Chrissy McKaigue says he considered retiring from inter-county football with Derry following an Allianz Football League defeat to Galway last year. McKaigue went on to captain Derry to the Ulster title, see his side reach the All-Ireland semi-finals, and win his first PwC All-Star award.
Derry had lost by 11 points at home to Galway in the penultimate round of the 2022 league. The result sent the Tribesmen back to Division 1, and severely dented Derry's chances of promotion.
Thoughts of retirement had first entered McKaigue's mind a year earlier after a sensational Paddy McBrearty score saw Donegal defeat Derry by a point in the Ulster quarter-finals.
'Derry aspirations have to be to win an All-Ireland'
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Chrissy McKaigue reveals he was going to walk away from the Derry squad just weeks before a first championship title in almost a quarter of a century 🏆
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"Do I feel I'll win an All-Ireland? That's a question that goes through my head a lot," the 33-year-old McKaigue told the BBC's The GAA Social podcast.
"To be quite honest with you, the year that Paddy McBrearty scored the last-minute point, I was ready to jack it in that year, irrespective of how that game finished. My body was really struggling. A side product of that was my mind was really struggling too.
"I probably had enough, my heart was broken that many times. You fall into that spiral of, 'Jesus, this is never going to happen' or 'I'm never going to be successful at inter-county level' or 'I'm never going to get the chance to win something meaningful'.
"I don't want to sound disrespectful because I have played in Division one finals, I won a Division Two medal, been fortunate enough to play on Railway Cup winning teams, played international rules, but at that stage, I maybe felt as if I didn't believe that we could go and do it.
"The following year, I got a pep back in my step. I got chatting to Rory, you could see his belief and you go, 'maybe I'm missing something here'.
"That day against Galway in Owenbeg, if somebody had offered me to walk away there and then I probably would have.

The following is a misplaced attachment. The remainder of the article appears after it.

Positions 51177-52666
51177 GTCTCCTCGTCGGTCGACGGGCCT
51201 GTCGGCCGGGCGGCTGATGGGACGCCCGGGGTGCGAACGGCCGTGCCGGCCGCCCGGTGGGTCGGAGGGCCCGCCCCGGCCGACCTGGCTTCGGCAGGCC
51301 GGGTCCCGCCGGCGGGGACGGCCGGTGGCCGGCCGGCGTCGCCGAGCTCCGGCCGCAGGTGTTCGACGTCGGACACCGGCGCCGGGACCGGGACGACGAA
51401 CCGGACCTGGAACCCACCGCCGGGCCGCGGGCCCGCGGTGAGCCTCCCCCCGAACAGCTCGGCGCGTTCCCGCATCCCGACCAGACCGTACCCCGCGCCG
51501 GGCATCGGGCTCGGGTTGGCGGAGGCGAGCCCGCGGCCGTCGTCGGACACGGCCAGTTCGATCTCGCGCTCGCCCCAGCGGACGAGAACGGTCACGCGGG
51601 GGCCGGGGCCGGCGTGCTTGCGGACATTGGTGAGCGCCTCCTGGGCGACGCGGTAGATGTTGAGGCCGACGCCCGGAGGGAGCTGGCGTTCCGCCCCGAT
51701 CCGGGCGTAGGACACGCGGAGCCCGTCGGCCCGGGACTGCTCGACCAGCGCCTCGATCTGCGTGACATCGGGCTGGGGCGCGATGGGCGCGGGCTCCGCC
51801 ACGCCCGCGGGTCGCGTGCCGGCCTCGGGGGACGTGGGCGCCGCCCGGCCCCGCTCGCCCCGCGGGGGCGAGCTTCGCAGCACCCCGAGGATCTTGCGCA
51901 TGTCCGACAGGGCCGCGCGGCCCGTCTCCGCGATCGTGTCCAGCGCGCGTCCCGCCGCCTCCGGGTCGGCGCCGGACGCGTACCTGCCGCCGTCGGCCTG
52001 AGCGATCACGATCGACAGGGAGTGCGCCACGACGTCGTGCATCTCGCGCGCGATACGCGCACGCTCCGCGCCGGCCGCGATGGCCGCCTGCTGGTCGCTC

"I just thought, 'Here we go again' and it was same old, same old, same old. We had won every game in the league prior to that game. That was a game that was going to decide promotion and we got smashed.
"I remember sitting in the changing rooms after thinking, 'I'm going to see this year out, and that's me gone - 100 per cent'.
"Brendan Rogers travelled up the road with me, and he probably got to the stage where he was like, 'This man is just saying that'.
"Even though the championship preparation, I said I was going to give it my best and do the team thing. I wasn't enjoying it anymore because I'd had enough of it."
His mindset changed following Derry's 11-point victory over the then reigning All-Ireland champions Tyrone in last year's Ulster quarter-final.
"Then Tyrone happened in Omagh," said McKaigue.
"A switch just flicked. That's where belief comes from. People can say you have to believe but when you get over the line against a big hitter, that's when the belief comes in.
"To beat Tyrone and then have that feel-good factor, and then beat Monaghan and Donegal, and then beat Clare. I'd never experienced that before in my inter-county career - consecutive championship wins, massive crowds all the time.
"Yes, there was big qualifier wins and big games in the Ulster Championship, but we had always fallen short.
"It just clicked and now I have serious belief in that bunch and serious belief that we can mix it with the big boys.
"We won Ulster last year. We got to the last four of an All-Ireland. Our aspirations have to be to win an All-Ireland title. It's not as if Derry traditionally haven't been knocking around the pointy end of the competition once they've got their house in order. Last year was another example of that.
"I'd have no problem saying that's our aim, our aspiration, but it's a very different thing fulfilling that aspiration."